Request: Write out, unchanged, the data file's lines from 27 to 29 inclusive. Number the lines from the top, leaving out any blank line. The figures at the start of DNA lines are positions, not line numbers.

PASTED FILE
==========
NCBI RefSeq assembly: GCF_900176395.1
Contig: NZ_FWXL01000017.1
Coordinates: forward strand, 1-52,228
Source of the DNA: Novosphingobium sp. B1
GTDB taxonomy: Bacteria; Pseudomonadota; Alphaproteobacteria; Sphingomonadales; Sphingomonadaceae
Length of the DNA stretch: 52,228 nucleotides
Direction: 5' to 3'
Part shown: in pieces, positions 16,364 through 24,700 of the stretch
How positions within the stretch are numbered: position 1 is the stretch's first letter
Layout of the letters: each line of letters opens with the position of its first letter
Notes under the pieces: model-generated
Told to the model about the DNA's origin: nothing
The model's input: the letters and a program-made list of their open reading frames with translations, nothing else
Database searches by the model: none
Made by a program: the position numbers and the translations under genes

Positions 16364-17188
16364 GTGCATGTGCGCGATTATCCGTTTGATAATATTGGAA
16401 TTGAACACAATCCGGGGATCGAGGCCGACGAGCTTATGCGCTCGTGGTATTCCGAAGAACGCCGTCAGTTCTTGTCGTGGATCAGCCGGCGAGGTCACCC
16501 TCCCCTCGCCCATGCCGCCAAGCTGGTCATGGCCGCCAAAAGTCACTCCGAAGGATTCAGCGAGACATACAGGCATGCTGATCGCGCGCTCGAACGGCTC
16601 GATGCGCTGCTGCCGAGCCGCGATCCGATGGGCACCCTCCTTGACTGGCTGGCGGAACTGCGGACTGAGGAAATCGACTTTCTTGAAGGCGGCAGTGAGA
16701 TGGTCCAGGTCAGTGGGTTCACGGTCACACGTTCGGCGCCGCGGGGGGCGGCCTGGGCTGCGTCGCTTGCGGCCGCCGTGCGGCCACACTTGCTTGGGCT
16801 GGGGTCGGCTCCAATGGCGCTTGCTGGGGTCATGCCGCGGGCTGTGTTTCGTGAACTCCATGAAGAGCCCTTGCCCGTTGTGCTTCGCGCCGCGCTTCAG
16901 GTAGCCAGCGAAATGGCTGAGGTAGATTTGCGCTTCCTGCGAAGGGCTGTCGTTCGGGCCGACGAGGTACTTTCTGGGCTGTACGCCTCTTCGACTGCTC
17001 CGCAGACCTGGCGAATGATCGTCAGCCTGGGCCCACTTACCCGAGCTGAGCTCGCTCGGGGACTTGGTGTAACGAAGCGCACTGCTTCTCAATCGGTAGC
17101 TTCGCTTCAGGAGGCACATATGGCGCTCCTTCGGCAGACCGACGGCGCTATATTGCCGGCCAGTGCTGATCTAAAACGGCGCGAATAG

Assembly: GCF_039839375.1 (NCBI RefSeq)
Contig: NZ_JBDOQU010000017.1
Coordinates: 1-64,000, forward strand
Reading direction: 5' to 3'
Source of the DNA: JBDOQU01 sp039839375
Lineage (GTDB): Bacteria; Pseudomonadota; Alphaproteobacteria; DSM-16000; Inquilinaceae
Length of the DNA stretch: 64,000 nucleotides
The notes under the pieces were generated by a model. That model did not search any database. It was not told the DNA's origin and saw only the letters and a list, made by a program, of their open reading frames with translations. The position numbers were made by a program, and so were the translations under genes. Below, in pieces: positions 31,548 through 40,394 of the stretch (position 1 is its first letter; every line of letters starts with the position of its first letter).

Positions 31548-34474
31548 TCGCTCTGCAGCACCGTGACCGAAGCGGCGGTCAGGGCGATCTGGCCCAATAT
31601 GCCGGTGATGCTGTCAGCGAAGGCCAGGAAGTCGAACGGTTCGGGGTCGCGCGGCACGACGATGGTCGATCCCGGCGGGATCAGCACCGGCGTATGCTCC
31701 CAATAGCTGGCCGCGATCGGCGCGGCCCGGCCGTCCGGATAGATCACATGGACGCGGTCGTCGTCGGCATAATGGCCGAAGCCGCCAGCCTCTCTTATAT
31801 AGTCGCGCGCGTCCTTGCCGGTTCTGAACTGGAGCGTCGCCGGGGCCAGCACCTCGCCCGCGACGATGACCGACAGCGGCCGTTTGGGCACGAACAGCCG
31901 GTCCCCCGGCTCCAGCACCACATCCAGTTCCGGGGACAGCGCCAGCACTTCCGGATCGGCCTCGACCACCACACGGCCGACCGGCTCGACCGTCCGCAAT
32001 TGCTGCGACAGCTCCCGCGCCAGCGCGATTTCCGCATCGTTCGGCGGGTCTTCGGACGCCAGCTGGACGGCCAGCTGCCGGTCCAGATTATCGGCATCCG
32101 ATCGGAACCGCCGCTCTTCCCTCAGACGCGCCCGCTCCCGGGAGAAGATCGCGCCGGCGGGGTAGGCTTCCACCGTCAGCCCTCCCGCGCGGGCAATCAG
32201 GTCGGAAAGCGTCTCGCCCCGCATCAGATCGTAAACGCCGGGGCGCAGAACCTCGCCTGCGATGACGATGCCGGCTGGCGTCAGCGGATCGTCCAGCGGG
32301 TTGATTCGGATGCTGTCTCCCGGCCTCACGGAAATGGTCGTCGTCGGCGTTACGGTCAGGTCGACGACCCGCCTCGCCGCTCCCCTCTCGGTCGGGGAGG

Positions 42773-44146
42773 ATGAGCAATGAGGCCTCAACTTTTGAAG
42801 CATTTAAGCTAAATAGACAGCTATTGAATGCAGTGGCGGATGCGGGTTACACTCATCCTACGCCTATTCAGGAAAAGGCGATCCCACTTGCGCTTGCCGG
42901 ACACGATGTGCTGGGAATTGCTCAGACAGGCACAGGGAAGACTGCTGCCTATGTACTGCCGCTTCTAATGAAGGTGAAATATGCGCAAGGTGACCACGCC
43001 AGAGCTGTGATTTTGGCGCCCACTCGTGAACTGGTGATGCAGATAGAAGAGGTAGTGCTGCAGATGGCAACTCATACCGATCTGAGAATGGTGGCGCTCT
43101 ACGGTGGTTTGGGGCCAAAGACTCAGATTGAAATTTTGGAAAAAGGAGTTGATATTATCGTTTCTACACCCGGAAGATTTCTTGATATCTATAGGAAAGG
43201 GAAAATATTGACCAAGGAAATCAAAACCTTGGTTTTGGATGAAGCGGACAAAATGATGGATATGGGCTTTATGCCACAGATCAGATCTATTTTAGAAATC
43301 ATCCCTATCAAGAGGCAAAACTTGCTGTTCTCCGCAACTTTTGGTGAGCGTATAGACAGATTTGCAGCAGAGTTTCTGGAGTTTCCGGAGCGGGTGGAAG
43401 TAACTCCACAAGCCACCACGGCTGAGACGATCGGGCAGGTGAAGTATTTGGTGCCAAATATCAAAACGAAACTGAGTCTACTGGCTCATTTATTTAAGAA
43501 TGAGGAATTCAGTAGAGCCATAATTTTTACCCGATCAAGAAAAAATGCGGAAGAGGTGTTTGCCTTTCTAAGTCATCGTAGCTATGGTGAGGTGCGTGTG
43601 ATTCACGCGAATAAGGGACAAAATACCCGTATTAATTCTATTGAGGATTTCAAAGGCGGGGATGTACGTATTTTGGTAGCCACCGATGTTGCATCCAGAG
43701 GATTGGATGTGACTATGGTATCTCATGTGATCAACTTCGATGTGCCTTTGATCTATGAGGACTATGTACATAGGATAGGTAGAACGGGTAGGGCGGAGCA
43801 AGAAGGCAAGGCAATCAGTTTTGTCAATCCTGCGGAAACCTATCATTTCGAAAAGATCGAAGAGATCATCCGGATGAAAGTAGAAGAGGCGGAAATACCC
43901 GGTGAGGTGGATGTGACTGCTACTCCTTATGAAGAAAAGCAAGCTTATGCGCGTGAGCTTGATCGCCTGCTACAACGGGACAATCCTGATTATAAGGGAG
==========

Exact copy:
Contig: NZ_JBDOQU010000017.1
Coordinates: 1-64,000, forward strand
Reading direction: 5' to 3'